I made these two tables from oak, ipe and poplar wood. The smaller poplar table has ipe and oak inlets to match the bigger oak table.
This seemingly simple set of tables has been my most ambitious project yet. It involved some processes that were completely new to me, like lumber milling, board glue-ups, and working with epoxy. This project took about 2 months to complete, and I was super happy with the results.
The first step was to run the boards through the jointer/thicknesser, which I use for planing as well. I use a flat birch plywood sheet as a sled, and place shims between that and the board so that it doesn't move when running it through. This creates a flat top surface. Then I flip the board and run it until I get the desired thickness, and that gives me 2 parallel surfaces (and LOTS of wood dust).
Before I milled the boards, I had to cut them to length on the table saw. Now that I have 2 parallel surfaces, I can run the boards on the table saw and cut the sides to get 4 square surfaces. Then I use my dowel jig to cut alignment holes for the glue-up.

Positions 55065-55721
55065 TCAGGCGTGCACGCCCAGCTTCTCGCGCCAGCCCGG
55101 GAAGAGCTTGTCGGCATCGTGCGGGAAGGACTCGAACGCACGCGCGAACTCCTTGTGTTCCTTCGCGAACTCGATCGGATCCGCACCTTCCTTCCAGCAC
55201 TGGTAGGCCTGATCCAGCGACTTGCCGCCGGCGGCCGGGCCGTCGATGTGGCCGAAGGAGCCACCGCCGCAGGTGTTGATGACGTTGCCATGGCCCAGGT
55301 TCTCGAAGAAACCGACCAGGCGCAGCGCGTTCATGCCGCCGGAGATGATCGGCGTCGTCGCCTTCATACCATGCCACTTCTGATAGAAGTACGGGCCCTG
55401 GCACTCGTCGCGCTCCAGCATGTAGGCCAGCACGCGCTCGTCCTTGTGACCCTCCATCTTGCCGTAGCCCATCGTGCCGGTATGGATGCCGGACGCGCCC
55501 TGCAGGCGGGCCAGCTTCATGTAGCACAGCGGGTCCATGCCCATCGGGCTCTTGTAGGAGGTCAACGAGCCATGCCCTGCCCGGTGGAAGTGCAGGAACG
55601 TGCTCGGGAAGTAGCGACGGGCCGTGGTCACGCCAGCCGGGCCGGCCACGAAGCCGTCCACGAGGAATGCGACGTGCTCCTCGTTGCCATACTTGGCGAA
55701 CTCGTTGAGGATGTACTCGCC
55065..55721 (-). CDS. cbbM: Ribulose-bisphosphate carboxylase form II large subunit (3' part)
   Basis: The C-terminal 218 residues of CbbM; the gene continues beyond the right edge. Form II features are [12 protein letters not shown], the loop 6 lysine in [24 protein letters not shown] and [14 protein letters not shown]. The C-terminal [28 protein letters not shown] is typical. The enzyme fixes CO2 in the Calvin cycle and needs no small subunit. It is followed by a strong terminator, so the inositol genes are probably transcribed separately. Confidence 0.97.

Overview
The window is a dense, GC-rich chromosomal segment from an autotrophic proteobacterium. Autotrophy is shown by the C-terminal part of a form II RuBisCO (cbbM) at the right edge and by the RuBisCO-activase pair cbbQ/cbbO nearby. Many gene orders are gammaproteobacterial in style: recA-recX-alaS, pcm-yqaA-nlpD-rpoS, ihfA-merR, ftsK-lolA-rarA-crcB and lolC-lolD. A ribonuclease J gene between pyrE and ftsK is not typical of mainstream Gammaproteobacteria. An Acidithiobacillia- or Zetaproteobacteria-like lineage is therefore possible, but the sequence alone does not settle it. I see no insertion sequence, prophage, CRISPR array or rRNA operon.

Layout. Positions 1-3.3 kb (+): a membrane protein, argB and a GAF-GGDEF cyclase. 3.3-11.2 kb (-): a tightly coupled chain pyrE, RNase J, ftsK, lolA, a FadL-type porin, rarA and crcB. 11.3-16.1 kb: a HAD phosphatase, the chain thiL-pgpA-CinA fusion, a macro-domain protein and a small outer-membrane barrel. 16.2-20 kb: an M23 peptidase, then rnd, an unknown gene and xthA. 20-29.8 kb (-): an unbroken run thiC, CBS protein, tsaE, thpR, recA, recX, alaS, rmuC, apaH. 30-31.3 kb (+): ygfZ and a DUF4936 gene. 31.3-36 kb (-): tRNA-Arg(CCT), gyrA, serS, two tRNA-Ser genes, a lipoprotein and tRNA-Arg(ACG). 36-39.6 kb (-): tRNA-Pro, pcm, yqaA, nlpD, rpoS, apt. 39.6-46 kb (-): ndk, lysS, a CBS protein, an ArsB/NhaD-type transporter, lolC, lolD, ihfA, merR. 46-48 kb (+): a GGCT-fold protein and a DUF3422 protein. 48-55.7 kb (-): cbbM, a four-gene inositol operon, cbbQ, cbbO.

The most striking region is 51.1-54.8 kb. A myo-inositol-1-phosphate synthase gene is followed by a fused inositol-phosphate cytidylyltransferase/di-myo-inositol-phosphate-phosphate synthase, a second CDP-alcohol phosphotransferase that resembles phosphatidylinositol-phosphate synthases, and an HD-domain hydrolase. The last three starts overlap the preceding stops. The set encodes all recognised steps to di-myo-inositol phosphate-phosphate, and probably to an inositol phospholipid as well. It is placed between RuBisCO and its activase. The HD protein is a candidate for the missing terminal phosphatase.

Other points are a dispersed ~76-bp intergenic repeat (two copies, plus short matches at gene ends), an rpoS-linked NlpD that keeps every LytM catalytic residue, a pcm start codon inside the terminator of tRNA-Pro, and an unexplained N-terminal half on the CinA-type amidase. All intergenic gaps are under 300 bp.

I filled the cracks in the boards with epoxy, mixed with dark brown powder. I was aiming for the a natural look.
Gluing the boards together was simple enough, and the pipe clamps provided plenty of pressure. However, the 90 degree joint was a real challenge. I think I made too many alignment holes, and I didn't have enough pressure from the clamps to push it all the way. It came out alright, but there was a tiny gap left in some parts.
I used 40 to 320 grain sand paper, and then painted it with my lovely assistants using clear lacquer. I applied the first coat, then lightly sanded it with a 320 grit paper, then applied the second coat.